Anwar ul-Haq Kakar became temporary leader of the Islamabad government in August. His main mission is to help ensure that Pakistan holds new elections, which have been tentatively scheduled for january. (This being Pakistan, it is always suspected that the military have the last word.) Kakar was in New York last week to address the UN General Assembly. In an interview, he told me that Pakistan is charting a path designed to avoid getting caught up in the competition between the West, Russia and China.
Pakistan intends to remain “neutral” in Russia’s war with Ukraine and views China as its “all-time friend” and “strategic partner,” he said. To Washington’s ears, that sounds a lot like choosing sides, especially since Pakistan is technically an important non-NATO ally of the United States and has been its military partner for decades. But Pakistan has no intention of compromising with either side in the growing rivalry between the United States and China, he said.
“Every nation for itself,” Kakar said. “Why should we care about this competition? It is between two great powers, two great civilizations and the implications (affect) more than 150 countries. And Pakistan is just one of them.”
On the American side, there is certainly some bipartisan criticism in Congress over Pakistan’s growing closeness to China, including economic deepening, military and diplomatic ties. But Kakar said countries like Pakistan have no reason to apologize for resisting Western efforts to contain China.
“It is not a Cold War. There is no Iron Curtain here. It’s not so opaque. “Everyone sees what is happening,” said the prime minister. He says the West is “too obsessed” with efforts to contain China.
Similarly, Pakistan’s “neutral” stance on Ukraine (at least in public) reflects the country’s general desire to keep its options open, he said. For example, Pakistan is taking advantage of Europe’s shift away from Russian gas and oil to import cheaper energy. These new trade relations with Russia will last long after the current crisis is over.
“So this crisis is creating challenges and at the same time it is creating opportunities also within the region, and we are looking at it both ways,” he said.
Meanwhile, in Washington there is frustration that Pakistan appears to be going backwards democratically. The Biden administration has remained largely silent as the Pakistani military has cracked down on the political opposition, media and public dissent following the ouster and imprisonment of Imran Khan, the former prime minister. Human rights groups have criticized Pakistan’s decision. use of military courts For civilians, the escalation of violence against minority groups and missing of journalists.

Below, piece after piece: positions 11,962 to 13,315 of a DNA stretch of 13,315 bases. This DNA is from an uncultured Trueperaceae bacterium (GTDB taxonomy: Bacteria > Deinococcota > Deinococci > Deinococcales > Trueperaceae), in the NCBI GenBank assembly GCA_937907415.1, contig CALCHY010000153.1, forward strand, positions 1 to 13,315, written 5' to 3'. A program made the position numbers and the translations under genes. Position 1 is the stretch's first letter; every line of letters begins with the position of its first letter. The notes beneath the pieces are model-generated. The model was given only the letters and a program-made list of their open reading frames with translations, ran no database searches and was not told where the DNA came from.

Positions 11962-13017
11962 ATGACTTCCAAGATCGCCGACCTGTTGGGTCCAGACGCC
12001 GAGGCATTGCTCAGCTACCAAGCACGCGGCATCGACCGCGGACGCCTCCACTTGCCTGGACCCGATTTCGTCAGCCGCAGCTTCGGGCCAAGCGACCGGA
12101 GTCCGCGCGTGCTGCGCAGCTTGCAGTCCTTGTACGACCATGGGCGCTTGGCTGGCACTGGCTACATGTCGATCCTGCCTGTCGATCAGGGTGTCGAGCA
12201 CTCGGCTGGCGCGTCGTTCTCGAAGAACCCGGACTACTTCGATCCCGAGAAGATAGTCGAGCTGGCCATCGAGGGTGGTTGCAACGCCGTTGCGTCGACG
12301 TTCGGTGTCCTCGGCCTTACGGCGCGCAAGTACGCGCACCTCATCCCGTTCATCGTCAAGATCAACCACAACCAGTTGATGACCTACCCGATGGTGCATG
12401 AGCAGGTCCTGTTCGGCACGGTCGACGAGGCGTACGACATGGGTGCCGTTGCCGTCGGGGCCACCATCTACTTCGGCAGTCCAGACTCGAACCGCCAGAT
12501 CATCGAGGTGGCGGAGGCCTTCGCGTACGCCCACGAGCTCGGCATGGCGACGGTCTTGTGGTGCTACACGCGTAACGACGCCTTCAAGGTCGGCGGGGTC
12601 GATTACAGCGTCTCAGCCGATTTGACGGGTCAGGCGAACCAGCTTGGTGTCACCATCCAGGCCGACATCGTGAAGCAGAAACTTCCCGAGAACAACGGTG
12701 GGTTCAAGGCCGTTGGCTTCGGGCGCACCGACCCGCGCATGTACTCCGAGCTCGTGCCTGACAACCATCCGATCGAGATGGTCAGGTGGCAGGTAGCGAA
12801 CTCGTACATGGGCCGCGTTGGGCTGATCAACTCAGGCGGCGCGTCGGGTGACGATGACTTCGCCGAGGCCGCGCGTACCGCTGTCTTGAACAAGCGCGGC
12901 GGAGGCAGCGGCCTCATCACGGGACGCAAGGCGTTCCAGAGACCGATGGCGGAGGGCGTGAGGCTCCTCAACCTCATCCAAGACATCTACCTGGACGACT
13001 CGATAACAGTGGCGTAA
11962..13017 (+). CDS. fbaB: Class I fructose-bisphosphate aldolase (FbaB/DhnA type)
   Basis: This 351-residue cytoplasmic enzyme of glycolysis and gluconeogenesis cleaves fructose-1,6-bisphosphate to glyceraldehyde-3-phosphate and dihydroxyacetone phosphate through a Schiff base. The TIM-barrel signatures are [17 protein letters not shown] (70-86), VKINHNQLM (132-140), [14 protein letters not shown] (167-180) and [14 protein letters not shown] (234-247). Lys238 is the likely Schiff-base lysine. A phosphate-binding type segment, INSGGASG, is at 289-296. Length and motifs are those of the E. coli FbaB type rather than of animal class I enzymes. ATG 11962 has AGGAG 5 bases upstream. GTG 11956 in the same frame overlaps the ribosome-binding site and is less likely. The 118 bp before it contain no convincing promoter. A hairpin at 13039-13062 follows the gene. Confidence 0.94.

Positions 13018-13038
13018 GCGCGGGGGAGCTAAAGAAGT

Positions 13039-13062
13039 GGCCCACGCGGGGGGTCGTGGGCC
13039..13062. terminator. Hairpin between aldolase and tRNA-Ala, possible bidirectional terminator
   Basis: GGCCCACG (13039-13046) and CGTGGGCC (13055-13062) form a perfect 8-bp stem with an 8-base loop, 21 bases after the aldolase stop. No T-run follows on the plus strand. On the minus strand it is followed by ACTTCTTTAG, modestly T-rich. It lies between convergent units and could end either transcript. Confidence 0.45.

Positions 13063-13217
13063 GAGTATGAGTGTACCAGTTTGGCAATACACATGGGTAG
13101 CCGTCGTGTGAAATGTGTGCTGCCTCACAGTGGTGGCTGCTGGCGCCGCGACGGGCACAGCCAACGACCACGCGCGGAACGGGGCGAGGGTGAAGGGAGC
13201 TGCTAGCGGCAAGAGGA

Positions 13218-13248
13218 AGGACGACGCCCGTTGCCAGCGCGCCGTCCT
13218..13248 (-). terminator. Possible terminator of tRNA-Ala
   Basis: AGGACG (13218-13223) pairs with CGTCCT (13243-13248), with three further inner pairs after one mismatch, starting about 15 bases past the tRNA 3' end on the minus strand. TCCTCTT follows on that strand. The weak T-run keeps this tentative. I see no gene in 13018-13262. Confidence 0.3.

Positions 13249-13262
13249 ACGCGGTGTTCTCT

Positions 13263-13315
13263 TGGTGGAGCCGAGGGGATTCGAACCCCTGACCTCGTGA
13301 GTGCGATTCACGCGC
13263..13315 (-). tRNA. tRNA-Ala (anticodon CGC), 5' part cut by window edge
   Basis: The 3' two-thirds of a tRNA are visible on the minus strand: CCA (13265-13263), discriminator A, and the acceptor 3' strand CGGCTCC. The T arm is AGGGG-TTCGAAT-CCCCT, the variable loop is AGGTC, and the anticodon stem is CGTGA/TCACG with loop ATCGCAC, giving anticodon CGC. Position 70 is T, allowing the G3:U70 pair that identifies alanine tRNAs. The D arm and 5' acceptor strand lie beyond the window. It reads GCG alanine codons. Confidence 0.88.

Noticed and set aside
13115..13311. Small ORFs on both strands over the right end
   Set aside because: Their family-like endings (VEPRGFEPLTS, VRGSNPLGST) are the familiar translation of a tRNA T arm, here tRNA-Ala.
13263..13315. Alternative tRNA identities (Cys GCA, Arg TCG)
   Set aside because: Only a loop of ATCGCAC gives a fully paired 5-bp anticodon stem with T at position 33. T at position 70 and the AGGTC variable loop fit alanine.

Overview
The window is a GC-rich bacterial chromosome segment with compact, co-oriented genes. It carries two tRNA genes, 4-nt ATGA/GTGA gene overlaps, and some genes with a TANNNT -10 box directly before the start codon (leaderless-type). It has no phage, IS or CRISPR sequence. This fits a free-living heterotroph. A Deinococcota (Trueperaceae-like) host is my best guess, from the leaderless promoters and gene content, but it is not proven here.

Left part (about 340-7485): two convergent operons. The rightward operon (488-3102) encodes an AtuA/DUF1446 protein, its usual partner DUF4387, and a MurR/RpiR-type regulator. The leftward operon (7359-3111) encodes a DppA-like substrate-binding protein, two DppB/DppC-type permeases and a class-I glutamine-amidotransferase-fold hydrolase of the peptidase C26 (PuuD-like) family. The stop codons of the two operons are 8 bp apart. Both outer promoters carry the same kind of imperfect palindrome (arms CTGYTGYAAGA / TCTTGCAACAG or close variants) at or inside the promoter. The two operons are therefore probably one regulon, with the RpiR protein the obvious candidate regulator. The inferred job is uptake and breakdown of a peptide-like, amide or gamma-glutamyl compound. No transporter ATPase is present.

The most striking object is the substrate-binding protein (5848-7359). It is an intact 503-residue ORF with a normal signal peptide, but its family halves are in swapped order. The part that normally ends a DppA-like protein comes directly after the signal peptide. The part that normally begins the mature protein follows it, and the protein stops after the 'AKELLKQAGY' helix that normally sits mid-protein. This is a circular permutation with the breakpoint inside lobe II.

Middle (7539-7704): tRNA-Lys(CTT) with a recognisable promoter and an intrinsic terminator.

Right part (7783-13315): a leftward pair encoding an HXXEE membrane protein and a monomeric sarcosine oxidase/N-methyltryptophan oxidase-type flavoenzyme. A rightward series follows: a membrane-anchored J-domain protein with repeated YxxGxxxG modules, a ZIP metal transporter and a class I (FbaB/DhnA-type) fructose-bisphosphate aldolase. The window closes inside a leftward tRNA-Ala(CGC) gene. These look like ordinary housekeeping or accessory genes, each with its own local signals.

Kakar defended the arrests and denied the alleged abuses. He compared Pakistan’s actions to the arrests in the United States of those who attacked the US Capitol on January 6, 2021.
“Arrests are being made for illegal actions, someone who is involved in arson or vandalism,” he said. “This is not the type of behavior that any liberal democracy promotes or advocates. So why is Pakistan even expected to tolerate such behaviour?”
He said there is no impediment for any political party to exercise freedom of expression or criticize the government or the army. But Human Rights Watch reported that the Pakistani police arrested more than 4,000 protesters over the summer and detained several members of the political opposition. An American citizen, Khadijah Shah, has been jailed for more than 100 days without bail. The prime minister said she and everyone else would receive due process.
Some speculate that the US government is looking the other way because Pakistan is allegedly covertly supplying urgently needed ammunition to the Ukrainian military. The Intercept, for example, says he has documents showing that the Biden administration pushed for a recent six-month loan for Islamabad from the International Monetary Fund after the Pakistani military secretly agreed to move large quantities of ammunition to Ukraine. Other media have reported that Britain has made transfers easier to Ukraine from Pakistani weapons sold to third countries.
Kakar strongly denied these allegations. The fact that Pakistani ammunition has been found on the battlefield in Ukraine it is due to the black market, he told me.
“We have not made any sales that were intended directly for Ukraine, nor any type of transaction,” not even through a third party, he said.
Of course, if the arms deal were a secret, that’s exactly what Kakar would say. It certainly wouldn’t be the first secret arms deal between the United States and Pakistan. And other countries (see South Korea) are also playing timidly while increasing its indirect ammunition exports to Ukraine.
In Islamabad, there is frustration that Pakistan is always seen in the United States as a subordinate factor in more pressing foreign policy issues. By siding with the West against the Soviets and again after 9/11, Pakistan paid a heavy price and did not get proper credit, Kakar said. “Over the past 30 years, the West has treated Pakistan unfairly,” he told me.
Unfortunately, this dysfunctional dynamic between the United States and Pakistan, with each nation blaming the other for declining ties, appears more entrenched than ever. Policymakers in Washington should redouble their efforts to engage Pakistan’s leaders and make good on old promises to care more about Pakistan’s democratic and economic development.
Without such rapprochement, Pakistan will have no choice but to move closer to Beijing’s authoritarian model. But such an outcome is not entirely inevitable. In the end, Islamabad’s leaders know that total dependence on China is also not in Pakistan’s interest.
Given “the kind of global-scale challenges we face, I don’t see any power or group of powers being able to respond to those challenges alone,” Kakar said.